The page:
Written by Holly Black
Genre: Fantasy, Horror, Middle Grade
Publisher: Margaret K. McElderry Books / Doubleday Childrens
Publication Date: May 2013
Hardcover: 256 Pages
Zach, Poppy and Alice have been friends for ever. They love playing with their action figure toys, imagining a magical world of adventure and heroism. But disaster strikes when, without warning, Zach’s father throws out all his toys, declaring he’s too old for them. Zach is furious, confused and embarrassed, deciding that the only way to cope is to stop playing . . . and stop being friends with Poppy and Alice. But one night the girls pay Zach a visit, and tell him about a series of mysterious occurrences. Poppy swears that she is now being haunted by a china doll – who claims that it is made from the ground-up bones of a murdered girl. They must return the doll to where the girl lived, and bury it. Otherwise the three children will be cursed for eternity . .
Stand alone or series: Stand alone
How did I get this book: Bought
Format (e- or p-): eBook (Kindle)
Why did I read this book: I like Holly Black’s books (although I still need to catch up) but it was the creepy cover and the fact that this was middle grade that made me want to read it.
Zach, Poppy and Alice are friends who have known each other for ever. The three love coming up with awesome stories and to play them out with their action figure toys. Their current story follows pirate William the Blade and his ally the thief Lady Jaye on a quest for The Queen, “played” by an ancient china doll. When they reach a point when William the Blade is about to find out the truth about his past, the unthinkable happens: Zach’s father throws away all of his action figures because according to him, at 12, Zach should no longer be playing make-believe.
Zach is furious but also ashamed and confused and instead of talking to his friends, he closes himself off and stops playing with them altogether. But then one night the girls show up at his house saying Poppy has been contacted by the ghost of The Queen – who claims that her soul is trapped in the china doll which has been made from the bones of her murdered body. The only way to free her (as well as the kids from its haunting) is to find where the girl used to live and bury the doll.
Adventure ensues as Zach, Poppy and Alice run away from home and go on their – this time, real – Quest.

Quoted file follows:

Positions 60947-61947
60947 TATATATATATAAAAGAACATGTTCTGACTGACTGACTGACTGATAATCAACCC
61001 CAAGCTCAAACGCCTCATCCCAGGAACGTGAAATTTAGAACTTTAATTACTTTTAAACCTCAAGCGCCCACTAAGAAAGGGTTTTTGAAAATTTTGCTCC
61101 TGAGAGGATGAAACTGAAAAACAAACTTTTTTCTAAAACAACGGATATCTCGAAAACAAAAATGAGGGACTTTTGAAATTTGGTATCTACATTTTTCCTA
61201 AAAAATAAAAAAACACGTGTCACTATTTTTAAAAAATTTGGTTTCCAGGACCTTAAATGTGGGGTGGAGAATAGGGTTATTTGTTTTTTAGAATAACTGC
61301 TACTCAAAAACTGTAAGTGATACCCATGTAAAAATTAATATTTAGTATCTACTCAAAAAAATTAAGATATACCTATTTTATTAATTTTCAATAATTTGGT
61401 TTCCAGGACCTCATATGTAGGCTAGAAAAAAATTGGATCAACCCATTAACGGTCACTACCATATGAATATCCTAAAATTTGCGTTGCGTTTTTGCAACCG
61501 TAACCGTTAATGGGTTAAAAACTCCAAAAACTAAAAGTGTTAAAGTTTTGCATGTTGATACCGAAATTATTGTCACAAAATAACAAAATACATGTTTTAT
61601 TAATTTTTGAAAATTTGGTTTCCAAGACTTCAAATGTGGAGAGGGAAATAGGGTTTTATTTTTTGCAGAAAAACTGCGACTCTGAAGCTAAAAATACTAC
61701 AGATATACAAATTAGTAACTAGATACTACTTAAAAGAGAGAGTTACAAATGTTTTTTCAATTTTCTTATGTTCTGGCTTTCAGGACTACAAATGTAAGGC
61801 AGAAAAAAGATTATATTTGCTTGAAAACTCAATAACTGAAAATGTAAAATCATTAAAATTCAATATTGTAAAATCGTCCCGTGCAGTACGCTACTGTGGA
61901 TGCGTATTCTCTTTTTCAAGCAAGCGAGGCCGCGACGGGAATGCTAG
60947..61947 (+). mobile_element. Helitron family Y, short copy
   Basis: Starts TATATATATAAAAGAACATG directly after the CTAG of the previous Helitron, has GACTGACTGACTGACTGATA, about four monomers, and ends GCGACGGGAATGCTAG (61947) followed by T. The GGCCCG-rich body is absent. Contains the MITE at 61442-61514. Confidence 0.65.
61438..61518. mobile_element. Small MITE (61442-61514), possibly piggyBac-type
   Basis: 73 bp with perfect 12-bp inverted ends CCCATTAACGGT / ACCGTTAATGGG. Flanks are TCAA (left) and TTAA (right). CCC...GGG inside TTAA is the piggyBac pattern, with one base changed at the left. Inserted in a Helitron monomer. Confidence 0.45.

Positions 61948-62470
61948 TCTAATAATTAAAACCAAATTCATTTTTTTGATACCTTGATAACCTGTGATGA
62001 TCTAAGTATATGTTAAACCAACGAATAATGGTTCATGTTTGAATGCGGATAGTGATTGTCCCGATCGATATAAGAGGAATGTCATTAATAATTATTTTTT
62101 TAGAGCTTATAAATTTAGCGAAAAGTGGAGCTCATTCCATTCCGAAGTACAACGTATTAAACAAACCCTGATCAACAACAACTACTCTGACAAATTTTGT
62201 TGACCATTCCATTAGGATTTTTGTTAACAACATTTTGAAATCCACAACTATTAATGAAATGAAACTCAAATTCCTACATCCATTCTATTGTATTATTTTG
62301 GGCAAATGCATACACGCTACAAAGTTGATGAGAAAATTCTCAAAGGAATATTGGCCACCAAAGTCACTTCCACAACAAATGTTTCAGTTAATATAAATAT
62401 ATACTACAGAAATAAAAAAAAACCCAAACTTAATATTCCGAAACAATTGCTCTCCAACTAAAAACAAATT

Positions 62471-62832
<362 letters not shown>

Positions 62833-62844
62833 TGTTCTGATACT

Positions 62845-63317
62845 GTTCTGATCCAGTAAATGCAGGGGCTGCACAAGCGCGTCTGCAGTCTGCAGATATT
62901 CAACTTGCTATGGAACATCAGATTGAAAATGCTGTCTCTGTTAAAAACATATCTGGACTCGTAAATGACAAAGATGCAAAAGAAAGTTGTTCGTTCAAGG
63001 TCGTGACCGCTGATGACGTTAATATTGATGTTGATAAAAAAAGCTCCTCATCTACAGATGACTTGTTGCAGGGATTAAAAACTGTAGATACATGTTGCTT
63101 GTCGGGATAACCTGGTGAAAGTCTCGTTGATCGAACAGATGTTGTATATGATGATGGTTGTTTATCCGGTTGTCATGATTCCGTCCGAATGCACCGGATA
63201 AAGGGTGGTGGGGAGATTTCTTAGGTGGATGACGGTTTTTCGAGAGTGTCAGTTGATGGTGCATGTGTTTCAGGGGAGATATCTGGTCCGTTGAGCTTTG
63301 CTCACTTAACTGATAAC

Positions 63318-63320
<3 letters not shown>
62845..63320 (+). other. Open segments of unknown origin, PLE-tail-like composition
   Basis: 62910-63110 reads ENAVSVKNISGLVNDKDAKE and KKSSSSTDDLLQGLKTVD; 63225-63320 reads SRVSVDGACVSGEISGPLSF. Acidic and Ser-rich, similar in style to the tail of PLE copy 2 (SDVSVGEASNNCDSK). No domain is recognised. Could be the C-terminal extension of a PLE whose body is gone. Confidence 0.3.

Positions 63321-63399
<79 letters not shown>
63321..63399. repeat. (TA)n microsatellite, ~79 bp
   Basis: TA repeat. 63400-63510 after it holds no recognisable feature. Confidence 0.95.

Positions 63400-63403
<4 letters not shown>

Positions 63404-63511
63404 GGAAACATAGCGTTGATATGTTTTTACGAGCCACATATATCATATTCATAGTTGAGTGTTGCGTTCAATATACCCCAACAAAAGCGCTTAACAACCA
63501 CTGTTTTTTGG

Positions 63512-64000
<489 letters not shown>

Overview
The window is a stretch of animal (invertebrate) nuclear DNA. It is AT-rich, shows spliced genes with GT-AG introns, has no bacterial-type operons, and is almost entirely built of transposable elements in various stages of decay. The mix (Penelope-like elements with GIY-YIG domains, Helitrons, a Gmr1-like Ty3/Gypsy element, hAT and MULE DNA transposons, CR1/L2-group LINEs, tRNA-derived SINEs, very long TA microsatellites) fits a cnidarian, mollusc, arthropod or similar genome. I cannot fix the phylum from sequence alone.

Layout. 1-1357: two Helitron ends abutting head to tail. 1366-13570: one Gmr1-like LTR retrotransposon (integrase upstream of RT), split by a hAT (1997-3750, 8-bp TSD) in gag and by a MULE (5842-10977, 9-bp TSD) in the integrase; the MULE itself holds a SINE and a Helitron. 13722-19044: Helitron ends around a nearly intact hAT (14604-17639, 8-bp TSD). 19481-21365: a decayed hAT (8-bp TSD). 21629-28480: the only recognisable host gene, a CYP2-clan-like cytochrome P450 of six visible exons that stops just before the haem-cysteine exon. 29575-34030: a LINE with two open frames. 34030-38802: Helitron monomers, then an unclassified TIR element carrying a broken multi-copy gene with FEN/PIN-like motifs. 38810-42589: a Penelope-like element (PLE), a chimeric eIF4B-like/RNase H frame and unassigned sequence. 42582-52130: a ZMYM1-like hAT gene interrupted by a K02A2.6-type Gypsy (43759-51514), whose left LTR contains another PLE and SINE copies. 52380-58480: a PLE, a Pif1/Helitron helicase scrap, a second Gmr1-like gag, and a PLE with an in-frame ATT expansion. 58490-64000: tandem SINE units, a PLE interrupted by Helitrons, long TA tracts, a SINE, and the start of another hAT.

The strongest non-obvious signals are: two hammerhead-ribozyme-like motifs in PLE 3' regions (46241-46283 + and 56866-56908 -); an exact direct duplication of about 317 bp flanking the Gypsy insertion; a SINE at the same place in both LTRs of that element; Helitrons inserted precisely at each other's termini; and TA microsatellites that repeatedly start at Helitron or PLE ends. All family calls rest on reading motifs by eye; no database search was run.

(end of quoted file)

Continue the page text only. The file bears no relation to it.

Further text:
Doll Bones was not quite what I was expecting. I thought this was going to be a good old romp with a strong horror bend. And in a way it was: there is a lot of fun adventure to be had and the doll is genuinely creepy especially since, for most of the book, we (and the characters) are not really sure if this is all happening in reality or only in their imagination.
But those aspects are almost bare foundation from which the author builds a story with a stronger focus on the relationship between the three kids and the importance of storytelling and creativity. Above all, I feel this is a tale about three kids on that threshold between childhood and adolescence and one that is deftly, thoughtfully handled by Holly Black here.
Zach’s father’s thoughtless action of throwing away his toys propels the story in a very interesting way. It is an outside force that informs internal conflict: adults telling kids they can be no longer kids and that their hobby of choice is childish and undesirable. The kids have to grasp this idea, and choose whether they internalise it or question it. There is a very interesting conflation here between the toys and their ability to continue with their game. Zach for example, believes he can’t play without them. But are the toys an essential part of their game or just tools? Similarly, Poppy, Zach and Alice are in that moment that growing up is just around the corner but not for all them at the same time or in the exact same way – Poppy for example is still desperately trying to hold on to what they have now, whereas Alice and Zach are almost eager to embrace change. Do finding new ways of interacting with the world, becoming interested in different pursuits as well as forming friendships with other people mean that their interaction need to change or that their friendship is no longer meaningful?
The answers to those questions are not clear-cut and in the end there is a feeling that things will have to inevitably change but not necessarily in a fundamental way. Storytelling, creativity, role-playing is something that can be equally important to adults and teens as it is to children. In addition to all of this, each kid’s family is also extremely important in how they interact with the world and I thought really interesting how each kid had a different background which created a more dynamic and diverse story. I really appreciated that Zach’s father’s action is addressed in the story very nicely and with unexpected poignancy.
In the end, Doll Bones turned out to be not as creepy as expected but more thoughtful than I was hoping. All in all, a very good read.
“No, you’re right,” Poppy said, her voice speeding up and getting louder, like she was afraid she was going to be cut off before she got it all out. “It’s not fair. We had a story, and our story was important. And I hate that both of you can just walk away and take part of my story with you and not even care. I hate that you can do what you’re supposed to do and I can’t. I hate that you’re going to leave me behind. I hate that everyone calls it growing up, but it seems like dying. It feels like each of you is being possessed and I’m next.”
Rating: 7 – Very Good
Reading Next: A Stranger in Olondria by Sofia Samatar
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